Entity Framework (EF) Core, provides a dizzying array of configuration options. In a Clean Architecture, configuring EF Core is straightforward. Let’s explore how.

The Approach

The goal here will be to configure EF Core to use SQL Server for persistence in a Clean Architecture project.

Recall how this was presented in the previous post:

public void ConfigureServices(IServiceCollection services)
    var options = CreateOptions(Configuration);
    services.AddScoped(p => new WarehouseContext(options));

    services.AddScoped<IBookRepository, BookRepository>();

Here’s an example of what the CreateOptions routine accomplishes:

private DbContextOptions<WarehouseContext> CreateOptions(IConfiguration configuration)
    var contextOptions = new DbContextOptionsBuilder<WarehouseContext>();


    return contextOptions.Options;

In this example, SQL Server is being configured to work with EF Core. Regardless of the database being used (SqlLite, Oracle, MySQL) they can all be configured in a similar fashion.

Prior to EF Core 3, you may also want to include the following:

    var contextOptions = new DbContextOptionsBuilder<SmithContext>();
        .ConfigureWarnings(warnings => warnings.Throw(RelationalEventId.QueryClientEvaluationWarning));

Adding this warning will alert you to cases where EF Core cannot convert a Linq expression into a SQL query. Without this warning configured to throw an exception, you may experience performance issues because EF Core will only perform part of the filtering using SQL. Here’s a post that goes into more detail:


Thankfully, with EF Core, this is no longer an option as the ability to include client-evaluated functions in a Linq expression will always throw an exception:


EF Core Migrations

When using EF Core Migrations, you will need to create a design-time factory class that EF Core will use to configure itself when performing migrations.

using System;
using System.IO;
using System.Reflection;
using Microsoft.EntityFrameworkCore;
using Microsoft.EntityFrameworkCore.Design;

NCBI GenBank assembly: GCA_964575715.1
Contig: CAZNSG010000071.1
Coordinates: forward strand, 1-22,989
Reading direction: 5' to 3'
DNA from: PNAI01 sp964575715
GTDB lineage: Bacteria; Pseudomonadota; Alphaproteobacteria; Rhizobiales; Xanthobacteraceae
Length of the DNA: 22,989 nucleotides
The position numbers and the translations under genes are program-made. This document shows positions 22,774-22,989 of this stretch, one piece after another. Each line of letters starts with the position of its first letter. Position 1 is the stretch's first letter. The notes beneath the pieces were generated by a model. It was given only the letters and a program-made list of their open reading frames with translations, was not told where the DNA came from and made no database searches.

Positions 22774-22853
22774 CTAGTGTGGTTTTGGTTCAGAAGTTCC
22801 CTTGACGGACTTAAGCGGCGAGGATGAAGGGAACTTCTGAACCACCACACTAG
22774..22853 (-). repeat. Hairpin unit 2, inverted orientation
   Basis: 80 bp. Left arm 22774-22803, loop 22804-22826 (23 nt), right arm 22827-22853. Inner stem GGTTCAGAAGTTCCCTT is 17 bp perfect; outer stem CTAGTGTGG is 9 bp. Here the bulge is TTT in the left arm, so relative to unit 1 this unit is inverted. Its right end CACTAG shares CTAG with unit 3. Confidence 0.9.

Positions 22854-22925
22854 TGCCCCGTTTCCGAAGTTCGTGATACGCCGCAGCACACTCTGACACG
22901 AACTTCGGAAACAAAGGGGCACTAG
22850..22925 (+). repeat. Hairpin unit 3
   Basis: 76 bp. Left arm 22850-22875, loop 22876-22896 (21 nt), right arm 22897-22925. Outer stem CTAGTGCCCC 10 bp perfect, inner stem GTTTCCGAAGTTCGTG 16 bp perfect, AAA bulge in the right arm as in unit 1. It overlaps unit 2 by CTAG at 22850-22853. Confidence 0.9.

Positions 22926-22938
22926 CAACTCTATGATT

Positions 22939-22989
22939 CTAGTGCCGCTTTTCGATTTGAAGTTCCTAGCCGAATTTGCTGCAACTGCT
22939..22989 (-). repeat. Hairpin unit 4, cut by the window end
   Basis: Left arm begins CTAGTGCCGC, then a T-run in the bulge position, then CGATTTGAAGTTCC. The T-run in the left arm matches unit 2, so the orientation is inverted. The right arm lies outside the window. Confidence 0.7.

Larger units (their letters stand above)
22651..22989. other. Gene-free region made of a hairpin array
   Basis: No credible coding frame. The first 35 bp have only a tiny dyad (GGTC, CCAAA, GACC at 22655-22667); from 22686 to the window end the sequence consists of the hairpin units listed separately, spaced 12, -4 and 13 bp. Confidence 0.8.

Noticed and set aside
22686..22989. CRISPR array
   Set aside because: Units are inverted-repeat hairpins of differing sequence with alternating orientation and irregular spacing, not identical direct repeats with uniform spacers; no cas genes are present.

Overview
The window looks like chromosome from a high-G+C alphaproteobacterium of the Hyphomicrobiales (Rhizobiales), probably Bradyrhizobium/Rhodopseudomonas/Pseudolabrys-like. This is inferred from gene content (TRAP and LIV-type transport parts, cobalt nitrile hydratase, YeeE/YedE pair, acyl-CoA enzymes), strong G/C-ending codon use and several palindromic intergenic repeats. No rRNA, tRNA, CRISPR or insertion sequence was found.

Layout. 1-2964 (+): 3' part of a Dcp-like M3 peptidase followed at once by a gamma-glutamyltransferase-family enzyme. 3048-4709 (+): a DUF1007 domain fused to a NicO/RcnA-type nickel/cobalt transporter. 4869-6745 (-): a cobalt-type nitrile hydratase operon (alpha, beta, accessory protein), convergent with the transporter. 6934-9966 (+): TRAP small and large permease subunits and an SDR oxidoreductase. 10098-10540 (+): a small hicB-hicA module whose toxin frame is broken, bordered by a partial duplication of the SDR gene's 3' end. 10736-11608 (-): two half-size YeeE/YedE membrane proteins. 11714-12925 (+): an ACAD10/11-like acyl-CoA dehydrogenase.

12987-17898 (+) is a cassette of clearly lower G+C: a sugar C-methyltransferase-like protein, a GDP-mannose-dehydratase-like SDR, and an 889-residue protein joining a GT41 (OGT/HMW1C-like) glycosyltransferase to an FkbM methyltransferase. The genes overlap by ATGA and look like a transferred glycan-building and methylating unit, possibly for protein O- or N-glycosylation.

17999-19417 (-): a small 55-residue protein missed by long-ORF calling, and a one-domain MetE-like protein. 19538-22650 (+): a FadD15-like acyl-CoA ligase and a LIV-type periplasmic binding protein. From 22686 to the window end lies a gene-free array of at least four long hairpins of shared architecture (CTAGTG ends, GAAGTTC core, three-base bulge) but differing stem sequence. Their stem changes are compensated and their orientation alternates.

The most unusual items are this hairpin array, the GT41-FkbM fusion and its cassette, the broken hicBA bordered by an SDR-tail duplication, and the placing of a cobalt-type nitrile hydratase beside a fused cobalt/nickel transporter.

using Microsoft.Extensions.Configuration;

namespace BookWarehouse.Persistence
    public class WarehouseContextFactory : IDesignTimeDbContextFactory<WarehouseContext>
        public WarehouseContext CreateDbContext(string[] args)
            var runtimePath = GetRuntimePath();

            var configuration = new ConfigurationBuilder()

            return new WarehouseContext(CreateOptions(configuration));

        private static string GetRuntimePath()
            var executingAssembly = Assembly.GetExecutingAssembly();
            var assemblyFile = executingAssembly.Location;

            return Path.GetDirectoryName(assemblyFile);

        public static DbContextOptions<WarehouseContext> CreateOptions(IConfiguration configuration)
            if (configuration == null)
                throw new ArgumentNullException(nameof(configuration));

            var contextOptions = new DbContextOptionsBuilder<WarehouseContext>();


            return contextOptions.Options;

The code uses the same appsettings.json as the Api project. First, add a link to the existing file in the BookWarehouse.Persistence.csproj file:

    <Content Include="..\BookWarehouse.Api\appsettings.json" Link="appsettings.json" />

Then add two new NuGet package references to the BookWarehouse.Persistence project:


Now the new design-time factory class will compile.

To generate a new Migration, open a command prompt (or Powershell) in the root folder of the persistence project:


Run the Entity Framework command for migration creation dotnet ef migrations add <migration name>

Next Steps

So far so good. As your project grows you may find that storing all the model binding details in the single WarehouseContext file difficult to manage. Next time we’ll take a look at some techniques to help manage that and more.